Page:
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Jessica Veit
Jessica Veit

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How I Approached my First Thesis and What I Learned While Writing it

Some think of it is the worst part, some are pretty much indifferent about the dawning of it, and rumour has it that some even enjoy it – writing your thesis. Like many others I was not spared from the about-50-pages-monstrosity. Yet, to be honest I count myself to the few crazy ones enjoying the process of writing (which is out of the ordinary at least within the comfort of my acquaintances) and so I faced this last challenge with just as much curiosity as respect. Even though I generally felt well prepared because of continuous practice manifested as blogposts like this one, there are still some tips and tricks I wished I knew sooner.

Finding a topic is easier than one would think

Studying software development, I of course searched for exactly that - a software development related topic, and there is no shortage of them. I saw myself in a mess. Although there were so many options none of them seemed to be the perfect one. Now I know, (almost) every topic can be the perfect one if you want it to be. In the end you are the one writing the thesis and the one defining the course it will take. So, my takeaway from this one – be open for topics that may not be perfect or spark your interest at first glance.


Yes, scrolling up to my intro, of course I knew that before I started. Yet I did not write. I was busy working on my battle plan, defining chapters, gathering almost too many sources and I got a little lost in preparations. Except the getting lost part, planning and preparation are important, of course it is something that is and thus feels very productive. Still, one must simply start writing at some point. I guess we mostly shy away from it as it seems like such an unbearable chunk of work, that comes with requirements no other written work has ever had.

The worst thing that cannot and should not happen while writing (including prep-work) your thesis is you getting stuck along the way. Be it the planning of chapters, one paragraph you cannot seem to finish or some practical part you additionally have to worry about. What I did to help me getting unstuck again in these situations is to simply stop. I let this unfinished paragraph hanging in my document and scrolled further down to the next big heading. Why was there a heading? Because as soon as a realized the planning got out of hand, I started out doing some first writing in parallel to planning with a document split up into the three sections Introduction, Main and Conclusion. This may seem like a doomed strategy, something that eventually gets out of hand. For sure a lot of discipline is needed to keep that document organized in the long run, but I (almost) always forced myself to write a short introduction before actually starting to write about the new knowledge that I had acquired. And thanks to those one to two sentences packed before every information it kept running like a common thread and did not become a collection of unrelated short stories.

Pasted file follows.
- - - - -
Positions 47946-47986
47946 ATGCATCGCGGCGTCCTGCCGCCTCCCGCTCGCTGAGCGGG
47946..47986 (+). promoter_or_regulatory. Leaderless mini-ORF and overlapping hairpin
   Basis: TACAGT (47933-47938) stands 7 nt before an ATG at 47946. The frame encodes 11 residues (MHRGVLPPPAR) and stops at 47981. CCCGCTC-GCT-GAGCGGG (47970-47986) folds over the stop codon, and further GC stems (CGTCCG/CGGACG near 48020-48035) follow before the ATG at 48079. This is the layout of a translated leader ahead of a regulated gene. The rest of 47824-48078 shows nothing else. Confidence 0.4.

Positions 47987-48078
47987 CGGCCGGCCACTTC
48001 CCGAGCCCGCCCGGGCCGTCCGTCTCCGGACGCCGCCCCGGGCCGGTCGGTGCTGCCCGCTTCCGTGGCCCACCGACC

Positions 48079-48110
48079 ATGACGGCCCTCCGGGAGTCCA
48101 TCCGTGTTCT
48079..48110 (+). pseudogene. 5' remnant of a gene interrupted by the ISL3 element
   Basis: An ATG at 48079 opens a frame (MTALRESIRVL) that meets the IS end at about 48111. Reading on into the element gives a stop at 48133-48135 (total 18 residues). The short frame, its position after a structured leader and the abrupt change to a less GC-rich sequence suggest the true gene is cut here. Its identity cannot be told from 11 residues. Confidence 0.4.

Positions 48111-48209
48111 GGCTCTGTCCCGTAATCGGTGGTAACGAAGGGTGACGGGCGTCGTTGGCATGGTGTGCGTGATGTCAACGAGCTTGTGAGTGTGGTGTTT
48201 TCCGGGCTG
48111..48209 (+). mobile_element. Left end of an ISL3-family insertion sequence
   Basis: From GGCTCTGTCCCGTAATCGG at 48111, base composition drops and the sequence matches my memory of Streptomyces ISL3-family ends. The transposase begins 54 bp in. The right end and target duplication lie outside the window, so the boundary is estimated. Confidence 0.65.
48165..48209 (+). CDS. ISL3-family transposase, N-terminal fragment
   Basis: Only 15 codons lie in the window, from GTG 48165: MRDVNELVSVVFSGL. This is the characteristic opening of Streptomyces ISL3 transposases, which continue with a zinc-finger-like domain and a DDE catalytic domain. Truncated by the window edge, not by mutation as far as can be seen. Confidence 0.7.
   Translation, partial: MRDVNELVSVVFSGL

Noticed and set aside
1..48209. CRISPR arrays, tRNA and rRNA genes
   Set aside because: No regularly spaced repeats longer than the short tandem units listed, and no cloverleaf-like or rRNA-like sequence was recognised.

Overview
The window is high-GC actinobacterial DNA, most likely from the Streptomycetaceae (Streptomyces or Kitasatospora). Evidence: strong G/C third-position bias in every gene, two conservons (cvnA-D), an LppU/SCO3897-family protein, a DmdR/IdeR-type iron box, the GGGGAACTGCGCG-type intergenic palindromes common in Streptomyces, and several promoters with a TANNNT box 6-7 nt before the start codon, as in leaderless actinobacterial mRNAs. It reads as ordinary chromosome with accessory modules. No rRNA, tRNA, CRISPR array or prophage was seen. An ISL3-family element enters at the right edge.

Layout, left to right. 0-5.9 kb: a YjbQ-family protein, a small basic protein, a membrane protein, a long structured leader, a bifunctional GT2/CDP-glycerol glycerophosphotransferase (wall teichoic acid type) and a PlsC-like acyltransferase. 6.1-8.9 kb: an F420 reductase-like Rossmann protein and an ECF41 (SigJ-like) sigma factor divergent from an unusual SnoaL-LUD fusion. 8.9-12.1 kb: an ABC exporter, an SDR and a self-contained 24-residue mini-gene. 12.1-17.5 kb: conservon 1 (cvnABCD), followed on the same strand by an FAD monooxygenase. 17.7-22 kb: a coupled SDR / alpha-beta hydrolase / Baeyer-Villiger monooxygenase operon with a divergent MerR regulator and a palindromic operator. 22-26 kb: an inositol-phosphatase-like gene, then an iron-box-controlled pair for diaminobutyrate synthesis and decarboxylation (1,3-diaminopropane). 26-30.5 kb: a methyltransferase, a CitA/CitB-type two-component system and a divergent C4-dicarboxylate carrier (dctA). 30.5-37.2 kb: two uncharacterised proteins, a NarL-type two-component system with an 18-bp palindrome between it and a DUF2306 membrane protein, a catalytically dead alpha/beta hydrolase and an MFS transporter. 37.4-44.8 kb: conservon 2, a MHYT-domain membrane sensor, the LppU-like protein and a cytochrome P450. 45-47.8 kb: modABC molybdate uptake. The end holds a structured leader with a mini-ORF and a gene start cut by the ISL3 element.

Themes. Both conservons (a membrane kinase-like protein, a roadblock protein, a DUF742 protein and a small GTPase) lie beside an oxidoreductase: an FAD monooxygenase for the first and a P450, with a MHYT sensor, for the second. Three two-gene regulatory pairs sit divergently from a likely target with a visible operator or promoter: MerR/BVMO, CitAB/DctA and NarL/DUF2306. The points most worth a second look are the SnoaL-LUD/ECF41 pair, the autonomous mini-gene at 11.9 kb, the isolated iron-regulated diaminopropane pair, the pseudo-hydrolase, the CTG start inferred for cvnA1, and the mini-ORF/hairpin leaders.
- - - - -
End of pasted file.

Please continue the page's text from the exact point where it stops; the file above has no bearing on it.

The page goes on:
As of the day of writing, I have roughly two weeks left to finish my work. Spanning over a little more than 50 pages, I have to say that I am proud to have pulled this off. I guess that the first time is always the hardest and everyone has to be patient with oneself. As the final assignment is not as ridiculously far away as it seemed only a few weeks ago, I started reflecting on the progress made and what actually managed to stop me in my tracks from time to time. For me it is still the hard to learn lesson that it does not have to be perfect the first time you write it. The more tries the better it usually gets as your own understanding of what you want to express expands. And the good part about paper (especially the digital one) is, that it is very forgiving.

Just do it (with joy)

In the end it boils down to just doing it. There may be some support structures you can put in place to improve and optimize the process, but you have to do it anyway, so you might as well enjoy it. Academic writing may sound boring to some, but it holds the potential of opening up new perspectives in your private as well as professional life. It is an opportunity to learn and to see the bigger picture a little bit clearer.

Photo by JessyVe πŸ˜„

Latest comments (4)

andrewbaisden profile image
Andrew Baisden

Taking action and making something happen instead of procrastinating is the way forward. It's something I have learned over the years nothing will happen until you make something happen.

jessica_veit profile image
Jessica Veit

Very true πŸ˜‡

jessica_veit profile image
Jessica Veit

Exactly, a perfect example!